viernes, 25 de febrero de 2011

Spanish ghost town

Artículo aparecido en el periódico holandés NRC Handelsblad el dia 23 de abril de 2010, que trata de las iniciativas repobladoras en Retortillo de Soria. Las fotos del reportaje se pueden ver pinchando aquí

Spanish ghost town buys new residents

The European countryside is slowly becoming deserted. The Spanish hamlet, Retortillo de Soria, guarantees young families jobs and housing if they relocate.

By Merijn de Waal in Retortillo de Soria

Unpacked boxes, tools and dust cluttered their house. Naked light bulbs dangled from the ceiling. But to Jordi Parraga and Ana García, every day they spend in Retortillo de Soria feels like a holiday. "The air is cleaner here. The pig's ribs, the oranges: everything tastes better,” said Parranga, sitting in his live-in kitchen. “Also, being Catalan, we are treated as foreigners here." he laughed.
The 30-something couple moved with their son Jordi (4) and daughter Ana (2) from Terrassa last month. In an attempt to stop Retortillo from becoming a ghost town, the town's mayor, Yolanda Gil, in a TV address, had called upon willing Spaniards to relocate here. Parents with young children were promised one of the ten steady jobs opening up at a local care facility and a cheap rental home with assistance from the municipality.

Comparable to Oman

"I saw it and thought, 'this could be something for us'," said García, as she warmed herself at her gas heater. Over the past 18 months, even the worst paying temporary jobs had become scarce. Parraga had become unemployed a few months before when he was forced to close down his construction business, as more and more clients defaulted.
"We could have worked even harder to survive in Terrassa," Parraga said. "More people work long days, with the bar as the only place to unwind. But I now see my children more in a single week than I have in the entire last year. That is priceless."
In Spain, which is going through a deep economic crisis, the offer made by Retortillo's mayor piqued the interest of thousands of people. "In the weeks following the TV broadcast, dozens of families visited the village to have a look themselves," the mayor said, speaking in her office at the care facility, which she also manages.
What the visitors saw was a village like many in Soria, the most sparsely populated province in Spain. The population has actually decreased by some 40 percent in the last century. Today, population density is comparable to that of the desert state of Oman.
Outside the holiday season, most houses are vacant and boarded up to protect them from the snow. The 50 residents who remain during the winter are nearly all senior citizens. The village's vicinity is dotted with the ruins of deserted sheep stalls. A playground out front of the town's medieval gates has fallen into disuse.

A deserted land

Soria is not the only part of Europe that is gradually emptying out. Almost 90 percent of the European Union is considered countryside, but only half of its population lives in those areas. Regional, national and European governments spend billions of euros every year in an attempt to turn the tide, with only limited success.
Francisco Ayuso (77) has lived in Retortillo his entire life. Until a few years ago, he was a shepherd, he said, sitting in the town's central square that still bears the name of the former dictator Franco. "I have spent more nights up there," he said, pointing his cane at the surrounding hills, "than I have at home."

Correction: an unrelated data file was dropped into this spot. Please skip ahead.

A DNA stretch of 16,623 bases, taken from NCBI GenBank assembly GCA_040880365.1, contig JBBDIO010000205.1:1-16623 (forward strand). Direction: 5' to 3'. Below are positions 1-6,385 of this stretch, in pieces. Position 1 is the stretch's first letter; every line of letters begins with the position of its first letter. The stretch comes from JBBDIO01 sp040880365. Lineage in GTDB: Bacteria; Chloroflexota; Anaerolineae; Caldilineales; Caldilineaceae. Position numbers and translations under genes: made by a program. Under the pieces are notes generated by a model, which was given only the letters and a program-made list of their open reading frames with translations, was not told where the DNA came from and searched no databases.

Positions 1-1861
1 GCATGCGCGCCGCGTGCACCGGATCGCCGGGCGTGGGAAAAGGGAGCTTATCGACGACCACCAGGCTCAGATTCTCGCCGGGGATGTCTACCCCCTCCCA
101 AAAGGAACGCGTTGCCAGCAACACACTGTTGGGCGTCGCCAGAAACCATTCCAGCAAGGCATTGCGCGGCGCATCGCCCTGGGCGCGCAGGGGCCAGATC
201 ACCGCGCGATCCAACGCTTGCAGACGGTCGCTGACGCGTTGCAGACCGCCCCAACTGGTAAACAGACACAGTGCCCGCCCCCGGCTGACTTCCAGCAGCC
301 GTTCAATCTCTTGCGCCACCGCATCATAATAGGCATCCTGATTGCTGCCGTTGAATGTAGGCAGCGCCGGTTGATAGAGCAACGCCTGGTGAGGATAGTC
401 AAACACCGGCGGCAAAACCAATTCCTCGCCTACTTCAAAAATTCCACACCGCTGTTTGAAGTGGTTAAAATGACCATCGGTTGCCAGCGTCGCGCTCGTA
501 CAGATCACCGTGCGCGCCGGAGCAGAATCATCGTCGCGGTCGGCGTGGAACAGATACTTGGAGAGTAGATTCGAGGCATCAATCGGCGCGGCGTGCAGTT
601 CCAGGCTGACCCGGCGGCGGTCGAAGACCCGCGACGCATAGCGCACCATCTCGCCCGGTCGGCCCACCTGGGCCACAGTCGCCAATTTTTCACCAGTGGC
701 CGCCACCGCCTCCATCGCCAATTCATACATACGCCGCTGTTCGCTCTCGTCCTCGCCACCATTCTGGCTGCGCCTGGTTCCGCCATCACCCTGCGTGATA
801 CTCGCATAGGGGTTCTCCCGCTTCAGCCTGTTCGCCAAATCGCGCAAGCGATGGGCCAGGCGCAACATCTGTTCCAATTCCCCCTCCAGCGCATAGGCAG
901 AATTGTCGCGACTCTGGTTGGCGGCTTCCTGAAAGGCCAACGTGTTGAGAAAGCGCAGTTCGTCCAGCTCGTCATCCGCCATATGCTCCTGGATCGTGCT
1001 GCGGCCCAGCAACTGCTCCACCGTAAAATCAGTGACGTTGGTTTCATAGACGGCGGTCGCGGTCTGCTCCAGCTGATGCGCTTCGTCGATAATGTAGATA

Since he quit working, there has been only one shepherd left in the area, Ayuso said, with a tone of regret in his voice. But he said he understood why. His own children had also chosen different lives from the harsh existence of a shepherd. "They all went to college," he said proudly. Today, they live in different parts of the country. "There was nothing for them here."
Retortillo has few facilities left. The baker supplements his income working as a mailman. Public transport only comes only once a day, on request. A local bank is only open two mornings every week, but it draws few customers.
Mayor Gil won the 2007 election with her promise to save the village by repopulating it. She was unable to say exactly how quickly the village was running out of citizens. "But it is clear that more people die here than are born," she said. When Gil became mayor, 250 people were still registered in her municipality, which includes 11 even smaller villages. Only 210 remain today.

Planting a new seed

"We need children if we want to give this town a future," Gil said. The possible arrival of ten new families would not be enough to reverse the trend, she agreed, "but it's a start." Thanks to the Parraga-García family's arrival, the regional government will now be forced to re-open the local school, which had been closed for a decade.
Gil was loath to make an example out of her village. "Our biggest advantage is that we were able to create jobs by expanding our care facility," she said. The expansion, which cost a million euros, was funded by money from a wind turbine battery. "Not all municipalities have that kind of money in the bank," the mayor said. Besides, the question remains how many people will actually come. García and Parranga are the only ones who have actually moved so far.
Even they sometimes doubt whether they have made the right choice. The expansion of the local care facility has been delayed by several weeks, leaving them without jobs and an income for the time being. The rental apartment they were promised has yet to be finished. When their family calls, they try not to mention these setbacks. "We are spending the very last money we have left," Jordi said. "We don't even have enough to go back to Terrassa."

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